Eat Colorful Carotenoids

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Filed Under: Heart Health, Food and Nutrition, Nutrients and Additives
Last Reviewed 02/06/2014

Here's an important cardiovascular nutrition tip I hope you'll read carefully...

Consumption of fresh fruits and vegetables has long been associated with preventing cardiovascular problems.  If you eat at least five to nine servings of fresh fruits and vegetables per day, you will, on average, take in enough carotenoids to meet your body’s needs. But this can be a challenge. That’s why it makes sense to take out additional “insurance” with supplements to be sure you’re giving your body the cardiovascular nutrition that it needs to help you avoid heart risk factors.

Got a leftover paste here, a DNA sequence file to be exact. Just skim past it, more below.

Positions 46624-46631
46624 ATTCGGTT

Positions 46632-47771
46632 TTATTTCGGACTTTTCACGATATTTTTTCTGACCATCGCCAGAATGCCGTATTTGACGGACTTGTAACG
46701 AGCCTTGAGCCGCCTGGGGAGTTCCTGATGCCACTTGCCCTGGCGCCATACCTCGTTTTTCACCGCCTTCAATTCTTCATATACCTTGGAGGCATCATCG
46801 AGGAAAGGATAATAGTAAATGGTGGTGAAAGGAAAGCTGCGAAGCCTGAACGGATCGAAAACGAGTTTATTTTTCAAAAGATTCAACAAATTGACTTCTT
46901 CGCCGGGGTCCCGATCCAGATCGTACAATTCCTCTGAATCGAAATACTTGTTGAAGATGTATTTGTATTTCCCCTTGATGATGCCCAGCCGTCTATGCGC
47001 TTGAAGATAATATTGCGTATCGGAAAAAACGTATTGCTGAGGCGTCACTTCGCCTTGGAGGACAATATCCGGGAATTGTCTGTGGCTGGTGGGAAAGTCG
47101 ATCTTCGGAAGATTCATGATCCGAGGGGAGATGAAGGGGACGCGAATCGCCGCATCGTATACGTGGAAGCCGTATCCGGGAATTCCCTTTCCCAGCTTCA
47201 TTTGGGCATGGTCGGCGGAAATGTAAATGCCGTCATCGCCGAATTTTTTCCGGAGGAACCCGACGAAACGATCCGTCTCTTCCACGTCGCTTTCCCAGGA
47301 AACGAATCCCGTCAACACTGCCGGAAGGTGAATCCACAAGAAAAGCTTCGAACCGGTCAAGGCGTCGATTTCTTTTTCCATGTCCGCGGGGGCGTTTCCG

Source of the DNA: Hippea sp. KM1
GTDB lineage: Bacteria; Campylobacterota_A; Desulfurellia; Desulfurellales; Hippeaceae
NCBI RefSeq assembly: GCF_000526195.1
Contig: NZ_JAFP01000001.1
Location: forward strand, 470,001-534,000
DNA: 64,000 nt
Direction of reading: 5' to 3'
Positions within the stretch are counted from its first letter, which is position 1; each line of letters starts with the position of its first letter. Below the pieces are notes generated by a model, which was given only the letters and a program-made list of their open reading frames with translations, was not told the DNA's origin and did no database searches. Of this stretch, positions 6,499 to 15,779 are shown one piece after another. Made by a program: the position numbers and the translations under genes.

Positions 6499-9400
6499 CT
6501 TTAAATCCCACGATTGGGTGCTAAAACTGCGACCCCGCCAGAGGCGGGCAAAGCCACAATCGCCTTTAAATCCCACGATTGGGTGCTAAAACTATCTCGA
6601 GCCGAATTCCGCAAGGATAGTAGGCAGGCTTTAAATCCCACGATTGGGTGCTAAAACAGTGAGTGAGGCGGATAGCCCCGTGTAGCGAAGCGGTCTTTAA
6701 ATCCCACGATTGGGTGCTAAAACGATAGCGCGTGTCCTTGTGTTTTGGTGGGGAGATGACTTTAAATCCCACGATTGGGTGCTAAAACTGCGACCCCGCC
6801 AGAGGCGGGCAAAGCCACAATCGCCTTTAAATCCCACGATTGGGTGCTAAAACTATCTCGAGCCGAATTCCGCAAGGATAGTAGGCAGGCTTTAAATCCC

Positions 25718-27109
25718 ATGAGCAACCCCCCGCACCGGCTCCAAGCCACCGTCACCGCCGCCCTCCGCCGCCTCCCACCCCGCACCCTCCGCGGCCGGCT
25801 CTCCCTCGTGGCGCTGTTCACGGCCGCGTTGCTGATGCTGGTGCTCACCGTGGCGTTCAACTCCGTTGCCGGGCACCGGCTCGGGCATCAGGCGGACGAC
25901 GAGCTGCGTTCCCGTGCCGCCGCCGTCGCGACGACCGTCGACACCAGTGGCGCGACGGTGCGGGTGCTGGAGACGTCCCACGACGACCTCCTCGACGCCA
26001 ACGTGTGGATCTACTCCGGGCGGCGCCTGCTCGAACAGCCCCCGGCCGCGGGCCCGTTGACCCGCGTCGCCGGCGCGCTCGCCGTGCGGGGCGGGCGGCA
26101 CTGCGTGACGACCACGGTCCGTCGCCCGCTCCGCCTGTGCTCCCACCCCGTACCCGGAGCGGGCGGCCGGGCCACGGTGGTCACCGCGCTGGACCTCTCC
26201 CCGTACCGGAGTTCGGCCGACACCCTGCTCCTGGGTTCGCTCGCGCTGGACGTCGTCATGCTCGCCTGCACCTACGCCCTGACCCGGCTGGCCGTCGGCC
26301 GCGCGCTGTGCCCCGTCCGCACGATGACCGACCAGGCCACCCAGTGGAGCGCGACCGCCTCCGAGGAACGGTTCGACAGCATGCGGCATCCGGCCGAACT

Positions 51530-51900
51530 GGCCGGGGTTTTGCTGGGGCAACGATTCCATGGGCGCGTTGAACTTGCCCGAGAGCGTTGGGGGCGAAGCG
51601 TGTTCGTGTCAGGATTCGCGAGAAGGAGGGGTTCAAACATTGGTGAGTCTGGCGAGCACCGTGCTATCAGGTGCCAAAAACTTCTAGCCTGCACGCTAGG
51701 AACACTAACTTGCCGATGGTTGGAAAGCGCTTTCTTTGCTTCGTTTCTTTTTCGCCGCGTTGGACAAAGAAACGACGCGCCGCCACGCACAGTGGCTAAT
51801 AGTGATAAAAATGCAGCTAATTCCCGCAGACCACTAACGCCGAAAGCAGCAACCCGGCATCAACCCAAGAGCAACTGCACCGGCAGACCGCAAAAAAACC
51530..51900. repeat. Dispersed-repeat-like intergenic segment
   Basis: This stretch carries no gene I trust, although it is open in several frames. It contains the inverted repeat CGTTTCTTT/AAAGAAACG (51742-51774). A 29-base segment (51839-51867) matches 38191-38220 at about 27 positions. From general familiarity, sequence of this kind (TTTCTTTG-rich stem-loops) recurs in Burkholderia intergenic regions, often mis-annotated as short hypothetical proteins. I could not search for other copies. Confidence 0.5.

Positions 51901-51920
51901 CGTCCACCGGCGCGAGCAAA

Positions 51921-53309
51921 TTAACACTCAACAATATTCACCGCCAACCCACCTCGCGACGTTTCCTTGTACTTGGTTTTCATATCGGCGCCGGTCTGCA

Even so, it’s difficult to duplicate the sheer variety of carotenoids found in nature. For example, lycopene—extremely important in promoting cervical and prostate health—is found predominantly in tomatoes. Three carrots equal 12,000 units of beta carotene; a large serving of spinach will give you 10,000 units. And astaxanthin, a natural carotenoid pigment, gives salmon flesh its orange hue and adds the colorful tinge to shrimp, lobster, and crabs.

Look for a special supplement, or read the label to find a mixed carotenoid complex within your multivitamin, including alpha carotene, beta carotene, gamma carotene, astaxanthin, xeaxanthin, cryptoxanthin, lycopene, and lutein.

Recommended dose: Strive for a carotenoid complex total of 12,500 IU per day.

For more information on healthy heart nutrition, visit www.drsinatra.com.

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